The presumption under Section 139 is a rebuttable presumption; Section 139 is an example of a reverse onus and the test of proportionality should guide the construction and interpretation of reverse onus clauses on the defendant-accused and the defendant-accused cannot be expected to discharge an unduly high standard of proof; the standard of proof for […]Read more "Rebuttable Presumption"
Appellant-Director [Himanshu] cannot not be ‘prosecuted’ for a ‘Company-Issued, Director-Signed Cheque Bounce’ without Company [M/s. Lakshmi Cement and Industries Ltd.] being ‘named/arraigned’ as an Accused. Three-Judge Bench in Aneeta Hada, (2012) 5 SCC 661 governs the area of dispute. Three-Judge Bench has since been followed by a Two-Judge Bench in Charanjit Pal Jindal vs. L.N. […]Read more "Notice to Directors II"
“The correctness of the decision in Sadanandan’s case was doubted. Three-Judge Bench of this Court in MSR Leathers v. S. Palaniappan held that there is nothing in the provisions of Section 138 of The Act that forbids the holder of the cheque to make successive presentation of the cheque and institute the criminal complaint based […]Read more "Successive Presentations of Cheque"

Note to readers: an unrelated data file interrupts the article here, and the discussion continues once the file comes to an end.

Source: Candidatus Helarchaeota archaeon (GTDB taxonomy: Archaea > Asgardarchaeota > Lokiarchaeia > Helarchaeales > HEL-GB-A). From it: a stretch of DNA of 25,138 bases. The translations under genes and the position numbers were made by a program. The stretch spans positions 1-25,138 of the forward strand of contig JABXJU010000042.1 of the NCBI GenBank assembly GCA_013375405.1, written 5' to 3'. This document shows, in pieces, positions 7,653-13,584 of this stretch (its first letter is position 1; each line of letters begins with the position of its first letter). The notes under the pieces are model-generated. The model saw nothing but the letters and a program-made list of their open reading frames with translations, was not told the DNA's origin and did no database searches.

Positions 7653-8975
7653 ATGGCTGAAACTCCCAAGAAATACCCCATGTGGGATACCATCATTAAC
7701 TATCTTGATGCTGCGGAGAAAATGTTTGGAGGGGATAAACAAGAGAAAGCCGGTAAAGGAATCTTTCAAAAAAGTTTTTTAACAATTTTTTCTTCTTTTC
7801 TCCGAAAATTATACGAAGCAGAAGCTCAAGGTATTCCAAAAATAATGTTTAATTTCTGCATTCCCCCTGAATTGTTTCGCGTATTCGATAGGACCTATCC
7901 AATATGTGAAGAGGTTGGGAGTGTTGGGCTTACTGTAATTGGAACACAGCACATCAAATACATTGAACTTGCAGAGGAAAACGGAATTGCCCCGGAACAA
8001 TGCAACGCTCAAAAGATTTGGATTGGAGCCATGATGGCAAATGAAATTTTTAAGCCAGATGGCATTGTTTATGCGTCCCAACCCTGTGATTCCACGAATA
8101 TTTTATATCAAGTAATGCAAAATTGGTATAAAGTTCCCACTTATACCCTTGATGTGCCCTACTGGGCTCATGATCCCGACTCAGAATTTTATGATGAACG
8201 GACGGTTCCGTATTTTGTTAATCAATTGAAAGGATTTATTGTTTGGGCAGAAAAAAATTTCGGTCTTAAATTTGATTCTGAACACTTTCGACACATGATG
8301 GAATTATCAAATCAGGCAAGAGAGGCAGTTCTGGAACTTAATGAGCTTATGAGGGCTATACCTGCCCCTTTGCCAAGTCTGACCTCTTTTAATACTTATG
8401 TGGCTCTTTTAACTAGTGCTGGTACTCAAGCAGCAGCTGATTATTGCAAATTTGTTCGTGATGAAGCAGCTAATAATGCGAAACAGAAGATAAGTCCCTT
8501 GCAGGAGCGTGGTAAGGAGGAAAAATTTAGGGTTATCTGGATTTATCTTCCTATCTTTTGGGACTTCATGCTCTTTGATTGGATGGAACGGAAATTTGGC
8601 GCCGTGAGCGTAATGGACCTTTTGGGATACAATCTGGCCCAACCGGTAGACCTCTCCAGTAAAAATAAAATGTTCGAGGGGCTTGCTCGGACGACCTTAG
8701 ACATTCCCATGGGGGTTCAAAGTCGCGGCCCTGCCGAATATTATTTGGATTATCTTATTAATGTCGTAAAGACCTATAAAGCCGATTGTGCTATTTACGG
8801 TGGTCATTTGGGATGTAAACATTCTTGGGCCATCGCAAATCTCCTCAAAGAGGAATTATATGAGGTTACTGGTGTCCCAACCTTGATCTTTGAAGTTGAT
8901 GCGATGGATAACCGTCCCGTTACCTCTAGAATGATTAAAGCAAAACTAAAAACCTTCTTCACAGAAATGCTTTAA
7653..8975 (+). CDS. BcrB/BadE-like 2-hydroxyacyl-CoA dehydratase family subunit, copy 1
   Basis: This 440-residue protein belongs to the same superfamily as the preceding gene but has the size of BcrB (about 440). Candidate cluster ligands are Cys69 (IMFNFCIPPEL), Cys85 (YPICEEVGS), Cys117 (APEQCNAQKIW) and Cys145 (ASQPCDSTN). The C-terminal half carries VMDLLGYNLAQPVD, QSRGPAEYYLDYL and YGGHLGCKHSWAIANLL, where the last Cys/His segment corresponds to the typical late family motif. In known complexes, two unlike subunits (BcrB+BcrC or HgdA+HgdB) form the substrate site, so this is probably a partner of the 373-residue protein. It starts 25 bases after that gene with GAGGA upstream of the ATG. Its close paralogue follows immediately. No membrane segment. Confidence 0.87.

An Advocate represented its Client before a Motor Accident Claims Tribunal and charged a fee of Rs. 10,00,000 [Rupees Ten Lakhs]. The Tribunal awarded compensation. The Client was compelled to sign a further cheque, in favour of the Advocate, towards payment of a certain percentage of the decretal amount. That cheque stood dishonoured and the […]Read more "A Legally Enforceable Debt III"
Recently in M/s. Meters and Instruments Private Ltd. v. Kanchan Mehta, [Criminal Appeal No. 1731 of 2017] Goel and Lalit JJ observed: “There appears to be need to consider categories of cases which can be partly or entirely concluded ‘online’ without physical presence of the parties by simplifying procedures where seriously disputed questions are not required […]Read more "Video Conferencing in Matrimonial (Cheque) Disputes II (I)"
To commit an offence, within the meaning of Section 138 of The Negotiable Instruments Act, 1881 (“Act”) there must be a legally enforceable debt or other liability subsisting on the date of drawal of the cheque. This is important to point out for sometimes cheques are post-dated. Notably, in Indus Airways Pvt. Ltd. v. Magnum Aviation […]Read more "A Legally Enforceable Debt II"
It is widely known that Dashrath Rupsingh Rathod v. State of Maharashtra, (2014) 9 SCC 129 gave rise to further ‘territorial jurisdiction conundrum’. In Bridgestone India, 2015 (13) SCALE 155 decided on 24.11.2015, “in order to overcome the legal position declared by the Court in Dashrath,” attention was drawn to The Negotiable Instruments (Amendment) Second […]Read more "Negotiable Instruments (Amendment) Second Ordinance, 2015"